Supporters praised his actions to assure funding for legal services to the poor.

He was endorsed by the Dallas Morning News, Fort Worth Star Telegram, Lubbock Avalanche Journal and Amarillo Globe News. He also had support from the Texas Alliance for Life, Texas Civil Justice League PAC, Texas Medical Association PAC, Texas Farm Bureau, Texas Leadership Coalition Institute for Public Advocacy PAC and "C" Club PAC of Houston.

Hecht's Oct. 29 finance report shows total political contributions of $157,224 and $3,226 in expenditures.

Hecht is not without controversy, however. In December 2008, he was fined $29,000 by the Texas Ethics Commission for accepting an illegal political donation from a major law firm and failed to report it. Hecht allegedly abused his position in 2005 when he supported the U.S. Supreme Court nomination of his longtime friend Harriet Miers. He was then given a $168,000 discount on legal fees from the Jackson Walker law firm.

Hecht argues that the discount was legal, but the ethics panel determined the discount in fees was actually a campaign contribution that violated the $5,000 maximum donation from law firms in Texas judicial campaigns. He also failed to report the donation on his campaign finance reports.


The newcomer to the court is John Devine, who received 4,586,697 votes or 75 percent of total votes cast, to win the Place 4 seat.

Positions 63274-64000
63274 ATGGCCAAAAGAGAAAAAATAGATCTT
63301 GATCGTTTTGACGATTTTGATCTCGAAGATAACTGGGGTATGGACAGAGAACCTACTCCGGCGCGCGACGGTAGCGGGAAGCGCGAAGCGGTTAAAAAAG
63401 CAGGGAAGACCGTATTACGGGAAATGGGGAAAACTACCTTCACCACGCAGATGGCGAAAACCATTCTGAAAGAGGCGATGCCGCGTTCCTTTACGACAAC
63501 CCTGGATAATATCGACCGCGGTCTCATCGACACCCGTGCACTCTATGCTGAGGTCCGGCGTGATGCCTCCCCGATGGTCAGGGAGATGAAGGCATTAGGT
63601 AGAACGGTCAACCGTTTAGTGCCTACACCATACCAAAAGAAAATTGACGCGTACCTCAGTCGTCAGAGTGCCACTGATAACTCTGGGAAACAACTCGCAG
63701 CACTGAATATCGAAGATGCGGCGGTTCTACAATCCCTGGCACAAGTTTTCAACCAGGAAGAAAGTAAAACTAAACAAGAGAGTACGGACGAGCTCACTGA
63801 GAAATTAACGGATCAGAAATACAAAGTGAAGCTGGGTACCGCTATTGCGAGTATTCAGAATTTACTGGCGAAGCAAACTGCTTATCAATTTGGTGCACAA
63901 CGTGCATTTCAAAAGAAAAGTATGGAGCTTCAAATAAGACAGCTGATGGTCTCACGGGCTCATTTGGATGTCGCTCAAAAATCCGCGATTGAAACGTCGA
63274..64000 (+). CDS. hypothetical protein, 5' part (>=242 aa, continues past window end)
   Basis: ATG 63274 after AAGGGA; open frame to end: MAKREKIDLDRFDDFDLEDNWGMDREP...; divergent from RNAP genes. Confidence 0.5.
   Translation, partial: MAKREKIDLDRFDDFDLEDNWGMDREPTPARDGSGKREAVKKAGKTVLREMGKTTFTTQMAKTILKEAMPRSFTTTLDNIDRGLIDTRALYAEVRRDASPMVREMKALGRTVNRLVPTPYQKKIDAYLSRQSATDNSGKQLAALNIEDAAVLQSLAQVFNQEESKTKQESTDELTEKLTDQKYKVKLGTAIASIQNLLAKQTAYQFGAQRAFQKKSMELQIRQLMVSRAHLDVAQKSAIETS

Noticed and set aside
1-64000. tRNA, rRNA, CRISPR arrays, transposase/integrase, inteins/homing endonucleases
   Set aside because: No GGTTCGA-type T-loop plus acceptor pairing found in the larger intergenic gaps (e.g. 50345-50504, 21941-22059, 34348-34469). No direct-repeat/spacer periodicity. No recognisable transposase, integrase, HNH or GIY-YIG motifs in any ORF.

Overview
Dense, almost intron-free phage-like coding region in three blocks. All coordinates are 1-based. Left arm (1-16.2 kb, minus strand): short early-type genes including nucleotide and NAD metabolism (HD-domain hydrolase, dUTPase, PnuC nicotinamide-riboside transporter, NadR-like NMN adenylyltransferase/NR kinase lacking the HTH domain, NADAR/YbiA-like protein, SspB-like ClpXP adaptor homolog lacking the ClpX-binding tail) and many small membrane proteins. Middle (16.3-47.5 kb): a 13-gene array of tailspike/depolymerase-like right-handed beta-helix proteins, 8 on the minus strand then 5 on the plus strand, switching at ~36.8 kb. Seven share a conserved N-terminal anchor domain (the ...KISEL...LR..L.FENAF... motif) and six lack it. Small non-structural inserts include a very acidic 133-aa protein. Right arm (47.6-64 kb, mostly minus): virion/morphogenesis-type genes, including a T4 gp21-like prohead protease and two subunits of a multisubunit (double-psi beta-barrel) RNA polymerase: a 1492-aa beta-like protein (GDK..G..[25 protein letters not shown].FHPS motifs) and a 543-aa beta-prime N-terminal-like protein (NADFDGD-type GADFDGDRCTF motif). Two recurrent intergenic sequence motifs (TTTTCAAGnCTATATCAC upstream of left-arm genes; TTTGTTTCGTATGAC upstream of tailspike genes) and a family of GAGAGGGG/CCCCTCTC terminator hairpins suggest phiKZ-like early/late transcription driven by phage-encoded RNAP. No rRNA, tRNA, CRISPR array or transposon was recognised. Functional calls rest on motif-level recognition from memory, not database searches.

He had opposition from Libertarian Tom Oxford, who earned 17 percent of votes, and Green Party Candidate Charles Waterbury, who earned 8 percent of votes.

Devine says he is a strict constitutional constructionist, and is a former judge known for refusing to remove a painting of the Ten Commandments from his courtroom and defeating a related lawsuit filed against him.

Devine had a stunning win in the Republican primary when he beat out sitting justice David Medina.

He began his career in Houston at Shell Oil and Brown & Root while going to law school. In 1992 Devine started a grass roots campaign to oust Harris County Judge Eileen O'Neill, and defeated her in 1994 and was reelected in 1998.

Early in the campaign, Devine caught flack for a comment he made about Medina, allegedly telling two Houston attorneys that he knew he was opposing Medina because "he had a Mexican name," and people with Mexican names tent to lose in GOP primaries.

Devine, a father of six, is staunchly pro-life and has the support of Texans in the tea party.District Judge (190th District Court), Special Judge (Harris Co. J. P. Courts), Harris County Juvenile Board, Harris County Juvenile Justice School Board, Board of Civil District Judges Mass Torts Comm., Board of Civil District Judges, Texas Association of State Judges, and American Judges Association.

Devine's Eight Days Before Election financial report shows that he raised $35,102 and spent $24,686.

Chief Justice Wallace Jefferson and Justices Paul Green, Phil Johnson, Eva Guzman and Debra Lehrmann are all Republicans. The Place 7 seat remains vacant after Justice Dale Wainwright, also a Republican, stepped down in October.